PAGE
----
November 17, 2008

The Media & Body Image

by Anna Waterfield

The phenomenon of the media has always held a strong power over society since the beginning of its existence. From newspapers to television to advertisements to movies to radio to magazines to the internet, in today's world it has become virtually impossible to stray from the mainstream. While the mass media can be used for advocacy, enrichment, education, information, and entertainment, they are also capable of influencing the way we think in a negative fashion.

Thanks to the media, we are constantly bombarded with a series of images, most of which portray beautiful, happy, thin people. Seeing these people on a daily basis has the effect of pounding a standard body image into one's head.

Even though obesity is a growing problem in America, with the percentage of people who are considered overweight or obese due to their body mass index rising from 28% in 1980 to 64% in 2000, the models and actors we see every day do not reflect this progression. In fact, twenty-five years ago the average model weighed 8% less than the average American woman; now, the average model weighs almost 25% less than the average American woman. Basically, the average woman is getting fatter as the average model is getting skinnier, all while women and men across the country are being told to love themselves and their bodies as they are. These contradictory messages only serve to increase instances of things like low self-esteem and eating disorders.

So why do the media buy into this idea of a standard body image? The answer is largely economical. When consumers are convinced that they have to wear a certain size of clothes or have certain facial features in order to be at the so-called "normal," then they are more likely to purchase diet aids or cosmetic products in order to attain these goals. Therefore, cosmetic and diet industries are more likely to thrive.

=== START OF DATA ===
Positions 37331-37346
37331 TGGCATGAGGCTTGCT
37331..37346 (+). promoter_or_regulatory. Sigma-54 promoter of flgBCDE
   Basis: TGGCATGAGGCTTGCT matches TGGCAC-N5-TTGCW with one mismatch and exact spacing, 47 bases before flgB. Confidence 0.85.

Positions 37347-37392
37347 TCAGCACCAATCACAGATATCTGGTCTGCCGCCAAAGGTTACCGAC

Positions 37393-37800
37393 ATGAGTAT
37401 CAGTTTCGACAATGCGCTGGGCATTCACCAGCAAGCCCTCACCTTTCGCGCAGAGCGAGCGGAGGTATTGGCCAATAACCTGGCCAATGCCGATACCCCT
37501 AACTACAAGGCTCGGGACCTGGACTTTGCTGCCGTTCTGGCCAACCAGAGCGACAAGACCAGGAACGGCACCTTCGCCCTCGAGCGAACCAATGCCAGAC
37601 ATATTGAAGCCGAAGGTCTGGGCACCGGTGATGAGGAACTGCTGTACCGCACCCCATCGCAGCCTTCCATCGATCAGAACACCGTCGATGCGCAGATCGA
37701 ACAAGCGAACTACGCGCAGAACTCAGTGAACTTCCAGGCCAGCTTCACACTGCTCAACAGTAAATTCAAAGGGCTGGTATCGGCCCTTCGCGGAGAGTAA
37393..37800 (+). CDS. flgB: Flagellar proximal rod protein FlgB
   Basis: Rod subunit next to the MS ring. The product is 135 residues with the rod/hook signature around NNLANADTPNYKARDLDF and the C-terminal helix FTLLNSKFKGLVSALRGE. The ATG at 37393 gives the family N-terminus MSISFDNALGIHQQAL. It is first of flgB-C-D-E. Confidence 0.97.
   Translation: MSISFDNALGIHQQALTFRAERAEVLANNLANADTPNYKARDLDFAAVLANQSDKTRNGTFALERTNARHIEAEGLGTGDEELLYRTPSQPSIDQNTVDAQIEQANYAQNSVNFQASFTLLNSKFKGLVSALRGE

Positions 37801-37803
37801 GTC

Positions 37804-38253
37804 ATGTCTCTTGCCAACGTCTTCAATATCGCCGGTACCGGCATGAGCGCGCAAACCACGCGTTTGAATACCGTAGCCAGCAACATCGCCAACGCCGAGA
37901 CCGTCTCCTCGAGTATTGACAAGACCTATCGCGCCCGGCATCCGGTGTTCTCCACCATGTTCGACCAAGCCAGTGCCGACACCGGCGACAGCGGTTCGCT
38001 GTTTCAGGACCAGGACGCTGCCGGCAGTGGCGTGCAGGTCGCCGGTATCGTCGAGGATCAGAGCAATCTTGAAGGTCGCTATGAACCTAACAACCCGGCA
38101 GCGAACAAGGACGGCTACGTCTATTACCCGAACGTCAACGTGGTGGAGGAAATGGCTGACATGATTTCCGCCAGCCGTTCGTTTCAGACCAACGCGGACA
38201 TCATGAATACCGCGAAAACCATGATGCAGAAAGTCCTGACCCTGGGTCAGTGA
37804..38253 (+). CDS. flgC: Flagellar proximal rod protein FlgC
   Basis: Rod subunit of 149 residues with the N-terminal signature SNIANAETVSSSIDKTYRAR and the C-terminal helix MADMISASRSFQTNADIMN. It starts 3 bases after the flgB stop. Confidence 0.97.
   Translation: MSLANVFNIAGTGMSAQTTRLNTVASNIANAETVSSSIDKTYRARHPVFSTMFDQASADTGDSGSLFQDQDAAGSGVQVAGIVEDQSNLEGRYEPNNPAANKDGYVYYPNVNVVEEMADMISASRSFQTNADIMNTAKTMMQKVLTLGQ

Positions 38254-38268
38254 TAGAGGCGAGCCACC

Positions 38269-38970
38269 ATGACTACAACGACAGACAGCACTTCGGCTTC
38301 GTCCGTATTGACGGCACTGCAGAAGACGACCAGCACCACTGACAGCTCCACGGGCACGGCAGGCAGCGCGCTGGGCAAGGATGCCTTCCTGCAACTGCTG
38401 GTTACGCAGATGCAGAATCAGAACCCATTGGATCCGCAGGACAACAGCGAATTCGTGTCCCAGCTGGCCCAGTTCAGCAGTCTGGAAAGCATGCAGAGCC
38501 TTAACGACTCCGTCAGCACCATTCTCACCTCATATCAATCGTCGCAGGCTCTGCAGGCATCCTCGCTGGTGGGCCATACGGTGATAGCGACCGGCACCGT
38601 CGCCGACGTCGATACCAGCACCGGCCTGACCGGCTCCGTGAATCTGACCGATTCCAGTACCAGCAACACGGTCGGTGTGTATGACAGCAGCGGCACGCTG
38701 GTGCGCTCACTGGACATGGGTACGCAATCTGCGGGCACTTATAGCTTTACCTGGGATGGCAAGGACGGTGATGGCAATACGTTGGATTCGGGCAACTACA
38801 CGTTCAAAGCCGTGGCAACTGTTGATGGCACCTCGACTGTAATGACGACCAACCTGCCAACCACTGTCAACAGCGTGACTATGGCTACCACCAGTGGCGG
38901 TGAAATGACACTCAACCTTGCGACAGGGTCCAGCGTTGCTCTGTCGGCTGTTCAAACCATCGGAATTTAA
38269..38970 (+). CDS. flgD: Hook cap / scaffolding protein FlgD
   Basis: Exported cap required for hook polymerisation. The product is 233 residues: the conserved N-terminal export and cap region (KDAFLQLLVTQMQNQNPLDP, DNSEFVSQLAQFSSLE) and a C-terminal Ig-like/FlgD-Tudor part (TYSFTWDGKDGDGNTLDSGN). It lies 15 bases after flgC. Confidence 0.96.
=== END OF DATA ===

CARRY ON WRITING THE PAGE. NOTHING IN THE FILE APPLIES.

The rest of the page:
Advertisements for these and other products also employ a standard body image in order to appeal to consumers. Ads on television and the internet, in magazines, or even on billboards frequently feature a thin, beautiful model wearing or using a certain product. When consumers see these people, they get tricked into thinking that if they wear the right clothes or eat the right foods then they too will be thin and desirable like the model in the ad.

There have been attempts to reform the perception of thin being beautiful. Unfortunately, many have failed. At Milan's Fashion Week, models were required to maintain a Body Mass Index within the healthy range (18+) to participate, but this spawned an outcry from models who said that their "natural" body weight could not be helped and designers who felt that their artistic creativity was being imposed upon.

n 2004, Dove launched its more successful "Campaign for Real Beauty," choosing to feature everyday women in their ads as opposed to models in an effort to widen the definition and discussion of beauty and thus make women feel more beautiful every day.

n terms of their weight, Americans need to find the right balance (no pun intended): not striving to be unhealthily thin, but not allowing for high rates of obesity either. In order for the image of health to become the new ideal body image, the media need to begin to promote it. Encouraging the media to follow the Dove company's example and present a greater variety of body types, with depictions of real people and more positive messages about self-image, will not completely eliminate the potential for eating disorders in the United States; however, the pressure individuals feel to conform to a certain body type will surely be decreased. If healthy men and women who celebrate their differences are portrayed more frequently in the media, then we will have a healthier country both physically and mentally.

(Photo by Christi Nielsen of Los Angeles, CA via Flickr, using a Creative Commons license.)

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